• I try to anticipate a trade before it is time to make the trade – then I’m ready when its time to pull the trigger

  • I need a technical confirmation that my opinion may be right before I execute

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How I trade – (cont.)

  • I trade like a mercenary – (Dennis Gartman) when markets change I change

  • I challenge consensus – “what if” the popular idea is wrong, has run its course?

  • I try to judge the mass psychology – who has a weak / strong position in the market?

  • Changing psychology – not math – moves markets

  • All markets are spreads – try to think like a spread trader – what is X worth relative to Y?

  • Markets are inter-related – but relationships change

  • Options: Current I.V. relative to history - Use alone or in combination with futures

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Managing Risk

  • I know practically nothing and cannot predict the future

  • Most likely risk: my opinion is wrong

  • Anything can happen

  • Patience – sitting in cash is OK

  • Add to winners, never add to losers

  • I know where I will get out (if I’m wrong) before I get in

  • Write down my reasons

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Managing Risk – (cont.)

  • Max loss 1% – 2% per trade / use low leverage

  • Accept that most of my trades may lose money

  • No big losses, occasional big wins

  • Relationships between markets change, but markets always influence one another

  • Be aware of my prejudices – foundation of all opinions

  • Without risk management the road to the Poorhouse is paved with fine opinions

  • See: How To Be A Better Trader –

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Options trading ideas

  • Option volatility is extremely high. Learn option selling (writing) strategies:

  • 1) you like a stock/commodity at today’s price. Write a put option on it, collect the premium. If you get put you own the stock/commodity at a better price, if you don’t get put you keep the premium. Repeat.

  • 2) you like a stock/commodity at today’s price. Buy it and write a call against it. if you don’t get called you own the stock/commodity at a better price, if you get called you make a short term profit. Repeat.

  • 3) Write both calls and puts at the same time – look for the market to trade sideways. Repeat.

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Dow Jones Industrials Stock Index (Falling Interest Rates Helped Boost The Stock Market)

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Average US Real Estate Prices (Falling Interest Rates Helped Boost Real Estate Prices)

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Commodity Index: 6 years of a bear market in US$ = 6 years of a bull market in commodities – until Summer 2008!

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Euro Currency Vs. US$ : A Major Turn?

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US Dollar Index: Psychology was extremely negative

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Euro Vs. Japanese Yen: Risk thermometer, week to week ups and downs very similar to ups and downs of G7 stock markets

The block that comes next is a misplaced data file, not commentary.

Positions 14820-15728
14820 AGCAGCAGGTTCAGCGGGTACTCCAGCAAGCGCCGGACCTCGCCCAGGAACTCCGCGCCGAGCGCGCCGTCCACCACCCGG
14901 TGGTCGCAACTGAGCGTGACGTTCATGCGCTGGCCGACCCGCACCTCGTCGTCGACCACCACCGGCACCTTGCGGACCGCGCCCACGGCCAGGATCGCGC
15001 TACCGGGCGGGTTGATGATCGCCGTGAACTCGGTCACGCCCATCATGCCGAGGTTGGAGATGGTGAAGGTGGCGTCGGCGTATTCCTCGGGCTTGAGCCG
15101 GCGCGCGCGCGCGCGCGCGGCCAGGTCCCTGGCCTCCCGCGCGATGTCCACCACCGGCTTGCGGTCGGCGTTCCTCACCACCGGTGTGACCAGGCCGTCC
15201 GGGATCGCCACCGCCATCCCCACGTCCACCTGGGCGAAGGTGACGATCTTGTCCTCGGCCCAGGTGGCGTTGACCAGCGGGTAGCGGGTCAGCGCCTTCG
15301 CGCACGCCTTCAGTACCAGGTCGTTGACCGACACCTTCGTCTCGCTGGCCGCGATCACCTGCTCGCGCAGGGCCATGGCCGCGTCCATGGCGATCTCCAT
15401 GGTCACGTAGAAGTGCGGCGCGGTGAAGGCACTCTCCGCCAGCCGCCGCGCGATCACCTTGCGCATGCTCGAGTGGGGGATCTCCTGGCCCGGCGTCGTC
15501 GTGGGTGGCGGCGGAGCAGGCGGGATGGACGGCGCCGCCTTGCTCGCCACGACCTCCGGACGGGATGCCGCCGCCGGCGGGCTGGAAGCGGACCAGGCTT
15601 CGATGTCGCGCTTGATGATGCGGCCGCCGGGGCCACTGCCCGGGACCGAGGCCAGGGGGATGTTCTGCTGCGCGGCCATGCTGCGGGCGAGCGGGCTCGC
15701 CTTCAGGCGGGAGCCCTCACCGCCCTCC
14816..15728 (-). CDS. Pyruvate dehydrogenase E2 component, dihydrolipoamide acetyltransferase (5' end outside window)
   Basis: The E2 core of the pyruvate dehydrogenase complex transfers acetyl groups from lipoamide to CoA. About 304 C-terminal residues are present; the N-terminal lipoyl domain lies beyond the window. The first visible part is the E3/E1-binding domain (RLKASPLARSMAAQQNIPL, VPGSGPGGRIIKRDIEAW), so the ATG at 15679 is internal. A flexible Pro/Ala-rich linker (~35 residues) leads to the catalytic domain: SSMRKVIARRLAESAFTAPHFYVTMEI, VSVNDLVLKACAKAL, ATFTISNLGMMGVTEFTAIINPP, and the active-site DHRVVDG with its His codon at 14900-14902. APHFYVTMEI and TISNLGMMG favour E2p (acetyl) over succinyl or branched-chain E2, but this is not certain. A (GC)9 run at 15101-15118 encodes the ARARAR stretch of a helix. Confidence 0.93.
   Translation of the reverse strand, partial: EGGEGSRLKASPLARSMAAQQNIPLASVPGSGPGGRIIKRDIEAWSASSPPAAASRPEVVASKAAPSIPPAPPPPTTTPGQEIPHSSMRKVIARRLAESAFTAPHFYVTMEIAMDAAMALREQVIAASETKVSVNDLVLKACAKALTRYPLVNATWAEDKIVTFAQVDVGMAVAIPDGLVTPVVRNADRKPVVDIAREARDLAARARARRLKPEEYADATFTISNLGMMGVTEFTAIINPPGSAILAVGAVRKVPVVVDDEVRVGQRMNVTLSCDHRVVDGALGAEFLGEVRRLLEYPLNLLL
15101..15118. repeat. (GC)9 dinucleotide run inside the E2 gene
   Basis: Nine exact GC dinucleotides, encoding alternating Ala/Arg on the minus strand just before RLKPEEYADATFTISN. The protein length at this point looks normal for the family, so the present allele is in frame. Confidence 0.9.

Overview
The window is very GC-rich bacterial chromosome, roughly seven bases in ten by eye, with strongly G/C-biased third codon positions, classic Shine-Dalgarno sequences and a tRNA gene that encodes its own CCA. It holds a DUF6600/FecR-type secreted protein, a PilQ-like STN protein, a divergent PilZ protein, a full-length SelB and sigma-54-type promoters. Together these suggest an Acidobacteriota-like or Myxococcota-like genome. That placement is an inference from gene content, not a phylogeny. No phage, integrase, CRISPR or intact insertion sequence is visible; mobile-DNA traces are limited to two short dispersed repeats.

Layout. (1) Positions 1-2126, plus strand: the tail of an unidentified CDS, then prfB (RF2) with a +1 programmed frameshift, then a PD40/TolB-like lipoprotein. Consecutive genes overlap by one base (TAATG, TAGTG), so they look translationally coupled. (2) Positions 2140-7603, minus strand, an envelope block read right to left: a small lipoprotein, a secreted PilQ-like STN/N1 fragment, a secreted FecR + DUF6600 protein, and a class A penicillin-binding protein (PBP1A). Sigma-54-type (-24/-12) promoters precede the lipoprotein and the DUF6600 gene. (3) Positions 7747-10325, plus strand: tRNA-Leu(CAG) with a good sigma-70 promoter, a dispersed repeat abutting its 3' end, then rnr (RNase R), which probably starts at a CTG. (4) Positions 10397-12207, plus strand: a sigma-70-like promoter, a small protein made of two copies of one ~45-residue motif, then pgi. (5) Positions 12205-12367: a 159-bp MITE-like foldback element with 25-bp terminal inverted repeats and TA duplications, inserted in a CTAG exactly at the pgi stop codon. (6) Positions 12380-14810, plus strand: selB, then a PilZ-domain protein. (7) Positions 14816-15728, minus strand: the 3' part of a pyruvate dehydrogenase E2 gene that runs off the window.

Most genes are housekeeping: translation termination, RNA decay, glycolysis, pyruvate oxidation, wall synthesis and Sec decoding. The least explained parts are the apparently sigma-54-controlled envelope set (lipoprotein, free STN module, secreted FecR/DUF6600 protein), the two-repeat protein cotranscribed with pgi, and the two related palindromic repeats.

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New Zealand Dollar Vs. Japanese Yen: another risk thermometer

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Gold / Crude Oil: At least a 25 year low this past summer: all markets are spreads. What is X worth in terms of Y?

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Copper: Does copper have a Phd in economics? Base metals have been weak (no kidding!!) lately (Speculators exit stage left??)

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Crude Oil – Did “Investors” pile into the energy markets? Did rising global demand account for a tripling of prices in 18 months?

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Corn: global demand for better food, ethanol, funds – prices hit all time high prices – what changed to cause prices to fall 50%?

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Deere & Company: Another way for the public to play the Agricultural boom – Yikes!!

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Philly Bank Share Index: started to fall from all time highs before the “credit crisis” became front page news

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Philly Housing Sector Index: The top was made well before the problems of the US housing market became front page news

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Starbucks: Is the consumer cutting back on non-essentials? Duh!!

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Chicago Mercantile Exchange creates new trading opportunities: it was a “triple play” on rising stocks, commodities and exchanges – what happened?

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Summary creates new trading opportunities

  • The Credit Boom produced an Asset Boom + a great Appetite for Risk – This fuelled a Global Economic Boom driven by Consumer Spending – the markets are now reversing this trade!

  • Big Risk – another major leg down in asset prices

  • How I trade / manage risks

  • Ultra-high option volatility creates opportunities to write options

  • Markets I am watching now – looking for trading opportunities

  • Be cautious – things have changed – wait for bargains